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Designer Arabel Lebrusan Shares Her Tips on How To Source Ethical Jewellery

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Fashion

Designer Arabel Lebrusan Shares Her Tips on How To Source Ethical Jewellery

Like fast fashion, the jewellery industry can have a dark side too. But as a consumer, you have the power… you don’t have to choose that path. When there are brands out there that allow you to choose from 100% recycled metal, Fairtrade Gold, Fairmined ecological gold and responsibly sourced diamonds, there really is no excuse not to.

I believe that by consumers asking questions, more jewellers will be pressured into simplifying supply chains and sharing knowledge. The more you take a stand with your wallet by supporting ethical names, the more pressure this puts on those who aren’t, by helping them to realise they need to be more transparent.

What is ethical jewellery?

Ethical jewellery is made with materials that have been mined under sustainable standards (like Fairtrade and Fairmined Gold) and everyone and everything involved in their production has been treated respectfully – including the earth – as well as being paid a fair wage. Ethical jewellery is then manufactured sustainably, where the craftspeople responsible for creating the jewellery have been treated fairly and are proud of their creations. Ethical jewels should be sold under a responsible brand that is fully transparent and communicates accurately this wonderful story to their customers.

If you are unsure if a company is ethical, what questions should you ask?

What materials is it made from?

Unfortunately, most of the “standard industry gold” and gemstones from your average jeweller in the high street come without any provenance claims.

Your stones and metal must be traceable to be confirmed as sustainable and conflict-free. In order to ensure this, you need to be sure of what the materials are and where they are from. If you want to know exactly what goes into your ring – just ask!

Ethical options for metals could be certified Fairtrade Gold and well as Fairmined Ecological gold, but there are also 100% recycled options. If you go to your jeweller armed with the right questions, you will get the right answers.

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Who made this piece of jewellery?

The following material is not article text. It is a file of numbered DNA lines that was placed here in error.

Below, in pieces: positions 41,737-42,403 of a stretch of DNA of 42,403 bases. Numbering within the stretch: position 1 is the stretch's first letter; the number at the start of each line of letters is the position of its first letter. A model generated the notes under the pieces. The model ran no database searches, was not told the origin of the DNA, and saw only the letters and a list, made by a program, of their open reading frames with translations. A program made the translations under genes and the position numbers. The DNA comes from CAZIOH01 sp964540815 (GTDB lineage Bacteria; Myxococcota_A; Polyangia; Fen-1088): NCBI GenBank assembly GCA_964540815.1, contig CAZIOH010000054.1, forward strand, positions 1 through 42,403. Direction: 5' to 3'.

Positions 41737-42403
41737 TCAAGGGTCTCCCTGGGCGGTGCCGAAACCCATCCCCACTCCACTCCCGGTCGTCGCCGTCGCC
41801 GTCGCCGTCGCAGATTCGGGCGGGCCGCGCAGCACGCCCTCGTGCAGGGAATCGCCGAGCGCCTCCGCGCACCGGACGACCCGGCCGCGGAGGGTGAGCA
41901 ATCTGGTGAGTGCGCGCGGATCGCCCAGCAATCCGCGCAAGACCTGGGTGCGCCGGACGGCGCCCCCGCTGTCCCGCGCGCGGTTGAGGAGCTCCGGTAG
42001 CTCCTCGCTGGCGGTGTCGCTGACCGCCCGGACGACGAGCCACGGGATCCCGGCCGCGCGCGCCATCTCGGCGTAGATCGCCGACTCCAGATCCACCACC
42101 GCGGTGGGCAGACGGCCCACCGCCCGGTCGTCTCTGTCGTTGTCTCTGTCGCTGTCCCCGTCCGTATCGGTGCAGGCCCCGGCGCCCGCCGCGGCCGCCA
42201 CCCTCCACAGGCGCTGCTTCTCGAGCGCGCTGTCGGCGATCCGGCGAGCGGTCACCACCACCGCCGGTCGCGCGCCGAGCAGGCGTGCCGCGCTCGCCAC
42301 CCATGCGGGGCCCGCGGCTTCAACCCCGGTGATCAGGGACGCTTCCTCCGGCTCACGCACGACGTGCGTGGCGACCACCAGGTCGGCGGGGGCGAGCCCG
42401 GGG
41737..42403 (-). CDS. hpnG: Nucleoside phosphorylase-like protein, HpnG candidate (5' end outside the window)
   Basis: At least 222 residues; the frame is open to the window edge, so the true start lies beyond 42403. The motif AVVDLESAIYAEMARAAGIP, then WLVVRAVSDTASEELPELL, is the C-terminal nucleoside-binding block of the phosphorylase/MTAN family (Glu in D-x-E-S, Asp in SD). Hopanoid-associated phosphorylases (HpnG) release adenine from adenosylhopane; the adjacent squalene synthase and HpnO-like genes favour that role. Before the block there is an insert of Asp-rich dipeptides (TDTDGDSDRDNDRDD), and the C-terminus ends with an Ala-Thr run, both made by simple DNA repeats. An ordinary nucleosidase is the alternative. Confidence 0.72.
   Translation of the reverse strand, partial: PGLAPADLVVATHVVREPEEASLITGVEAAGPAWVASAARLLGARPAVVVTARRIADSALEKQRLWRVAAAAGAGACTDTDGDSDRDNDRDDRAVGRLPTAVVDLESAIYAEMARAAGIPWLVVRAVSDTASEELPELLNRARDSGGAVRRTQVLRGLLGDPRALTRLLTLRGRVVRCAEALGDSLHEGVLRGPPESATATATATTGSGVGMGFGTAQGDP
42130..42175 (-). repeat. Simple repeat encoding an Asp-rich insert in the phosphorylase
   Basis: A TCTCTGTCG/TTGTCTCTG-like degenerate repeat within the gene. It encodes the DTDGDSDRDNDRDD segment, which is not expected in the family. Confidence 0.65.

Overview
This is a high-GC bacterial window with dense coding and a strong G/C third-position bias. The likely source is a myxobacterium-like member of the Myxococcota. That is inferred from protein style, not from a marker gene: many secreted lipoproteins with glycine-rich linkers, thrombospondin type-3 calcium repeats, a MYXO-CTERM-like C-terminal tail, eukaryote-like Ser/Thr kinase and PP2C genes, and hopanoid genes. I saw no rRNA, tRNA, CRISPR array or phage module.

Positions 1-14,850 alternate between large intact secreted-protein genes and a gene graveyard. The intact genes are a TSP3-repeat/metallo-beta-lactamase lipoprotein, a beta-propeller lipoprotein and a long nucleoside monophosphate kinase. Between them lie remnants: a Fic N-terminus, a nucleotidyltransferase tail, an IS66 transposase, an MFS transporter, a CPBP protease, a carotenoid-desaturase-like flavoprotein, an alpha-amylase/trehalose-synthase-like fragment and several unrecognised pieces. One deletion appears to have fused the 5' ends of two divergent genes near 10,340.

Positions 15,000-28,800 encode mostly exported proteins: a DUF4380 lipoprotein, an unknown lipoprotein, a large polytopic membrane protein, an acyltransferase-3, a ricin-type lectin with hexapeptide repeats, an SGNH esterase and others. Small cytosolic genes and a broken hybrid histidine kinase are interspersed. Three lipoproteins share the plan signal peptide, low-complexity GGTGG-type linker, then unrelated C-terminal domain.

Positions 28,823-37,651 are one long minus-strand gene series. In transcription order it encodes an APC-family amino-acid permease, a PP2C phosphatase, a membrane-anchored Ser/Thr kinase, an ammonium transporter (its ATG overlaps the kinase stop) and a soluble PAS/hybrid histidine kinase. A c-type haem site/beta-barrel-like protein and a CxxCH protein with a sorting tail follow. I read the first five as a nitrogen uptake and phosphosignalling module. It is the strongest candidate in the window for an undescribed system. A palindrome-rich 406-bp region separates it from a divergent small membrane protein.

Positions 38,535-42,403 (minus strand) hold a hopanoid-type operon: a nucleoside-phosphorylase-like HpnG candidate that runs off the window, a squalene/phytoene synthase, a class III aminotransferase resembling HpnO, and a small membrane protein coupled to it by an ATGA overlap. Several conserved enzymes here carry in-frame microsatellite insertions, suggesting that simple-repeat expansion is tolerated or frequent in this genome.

You need to know who made the piece of jewellery in order to find out if the piece was traded fairly. It is important to know who made your jewellery and also who MINED your jewellery. With certifications and stamps, you can find out whether the sourcing and creation of your ring has resulted in environmental damage or human rights violations – or if it hasn’t. Knowing where metals and gemstones come from – their country of origin and mine of origin – is key in defining their green and sustainable credentials.

How to prove all of the above?

It’s quite easy to suss out the message you get from your jeweller. If they can prove it is ethical, then they will! For us, we like to prove our traceability with certificates and stamps. For example, to ensure your ring is made with Fairtrade Gold, it is stamped with a hallmark at the Assay Office London, which assures you of its provenance.

For diamonds, you should be able to receive a certificate of origin. Our larger diamonds (0.3ct and above) are traceable Canadian diamonds and arrive with a certificate to prove so. The diamonds come with the Canada Mark, an independently verified certification that assures you the diamond is of Canadian origin.

The most recognised laboratories in the jewellery world are the Gemological Institute of America (GIA) and HRC in Europe; this where they grade the quality. Keep to a recognised lab and you should find all the information you need.

Follow these three steps and you will be able to find out whether or not what you are buying is ethical. If you choose us, you won’t have to give ethics a second thought – we do that bit for you! We are fully committed to ethics and we will tell you exactly what goes into every piece of ethical jewellery so that you will be able to wear with pride. See more of our designs here.

 

You can also check out our interview with Arabel where she shares her insights and advice on the sustainable jewellery sector and pursuing a creative career.

 

Image credits: Arabel Lebrusan

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